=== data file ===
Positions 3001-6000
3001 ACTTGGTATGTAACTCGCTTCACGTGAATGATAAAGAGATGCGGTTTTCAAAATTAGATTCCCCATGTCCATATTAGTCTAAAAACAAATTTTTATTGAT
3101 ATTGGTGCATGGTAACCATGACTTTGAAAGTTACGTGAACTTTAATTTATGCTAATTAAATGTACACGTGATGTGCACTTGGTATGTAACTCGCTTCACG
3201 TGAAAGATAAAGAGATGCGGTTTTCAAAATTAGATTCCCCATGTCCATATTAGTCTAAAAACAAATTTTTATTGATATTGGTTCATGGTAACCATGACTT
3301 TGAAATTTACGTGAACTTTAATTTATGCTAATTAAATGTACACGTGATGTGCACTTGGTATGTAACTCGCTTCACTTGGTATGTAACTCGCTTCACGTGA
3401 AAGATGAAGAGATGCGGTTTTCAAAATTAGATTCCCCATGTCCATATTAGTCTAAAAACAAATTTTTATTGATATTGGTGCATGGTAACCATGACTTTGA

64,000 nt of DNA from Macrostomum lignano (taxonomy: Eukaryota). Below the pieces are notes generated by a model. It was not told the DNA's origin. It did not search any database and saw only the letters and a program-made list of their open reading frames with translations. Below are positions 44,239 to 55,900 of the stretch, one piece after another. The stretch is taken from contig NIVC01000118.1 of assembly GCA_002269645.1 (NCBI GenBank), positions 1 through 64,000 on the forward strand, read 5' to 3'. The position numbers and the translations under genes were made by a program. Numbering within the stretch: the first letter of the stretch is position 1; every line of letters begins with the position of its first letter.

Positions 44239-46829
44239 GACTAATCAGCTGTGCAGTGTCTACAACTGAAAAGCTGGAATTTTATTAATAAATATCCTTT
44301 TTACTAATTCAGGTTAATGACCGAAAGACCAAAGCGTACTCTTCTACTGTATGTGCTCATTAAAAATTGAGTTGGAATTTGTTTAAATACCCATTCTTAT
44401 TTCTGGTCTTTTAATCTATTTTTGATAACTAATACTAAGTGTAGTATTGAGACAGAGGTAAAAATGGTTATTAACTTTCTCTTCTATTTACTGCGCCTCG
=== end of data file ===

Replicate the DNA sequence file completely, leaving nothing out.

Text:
Positions 3001-6000
3001 ACTTGGTATGTAACTCGCTTCACGTGAATGATAAAGAGATGCGGTTTTCAAAATTAGATTCCCCATGTCCATATTAGTCTAAAAACAAATTTTTATTGAT
3101 ATTGGTGCATGGTAACCATGACTTTGAAAGTTACGTGAACTTTAATTTATGCTAATTAAATGTACACGTGATGTGCACTTGGTATGTAACTCGCTTCACG
3201 TGAAAGATAAAGAGATGCGGTTTTCAAAATTAGATTCCCCATGTCCATATTAGTCTAAAAACAAATTTTTATTGATATTGGTTCATGGTAACCATGACTT
3301 TGAAATTTACGTGAACTTTAATTTATGCTAATTAAATGTACACGTGATGTGCACTTGGTATGTAACTCGCTTCACTTGGTATGTAACTCGCTTCACGTGA
3401 AAGATGAAGAGATGCGGTTTTCAAAATTAGATTCCCCATGTCCATATTAGTCTAAAAACAAATTTTTATTGATATTGGTGCATGGTAACCATGACTTTGA

64,000 nt of DNA from Macrostomum lignano (taxonomy: Eukaryota). Below the pieces are notes generated by a model. It was not told the DNA's origin. It did not search any database and saw only the letters and a program-made list of their open reading frames with translations. Below are positions 44,239 to 55,900 of the stretch, one piece after another. The stretch is taken from contig NIVC01000118.1 of assembly GCA_002269645.1 (NCBI GenBank), positions 1 through 64,000 on the forward strand, read 5' to 3'. The position numbers and the translations under genes were made by a program. Numbering within the stretch: the first letter of the stretch is position 1; every line of letters begins with the position of its first letter.

Positions 44239-46829
44239 GACTAATCAGCTGTGCAGTGTCTACAACTGAAAAGCTGGAATTTTATTAATAAATATCCTTT
44301 TTACTAATTCAGGTTAATGACCGAAAGACCAAAGCGTACTCTTCTACTGTATGTGCTCATTAAAAATTGAGTTGGAATTTGTTTAAATACCCATTCTTAT
44401 TTCTGGTCTTTTAATCTATTTTTGATAACTAATACTAAGTGTAGTATTGAGACAGAGGTAAAAATGGTTATTAACTTTCTCTTCTATTTACTGCGCCTCG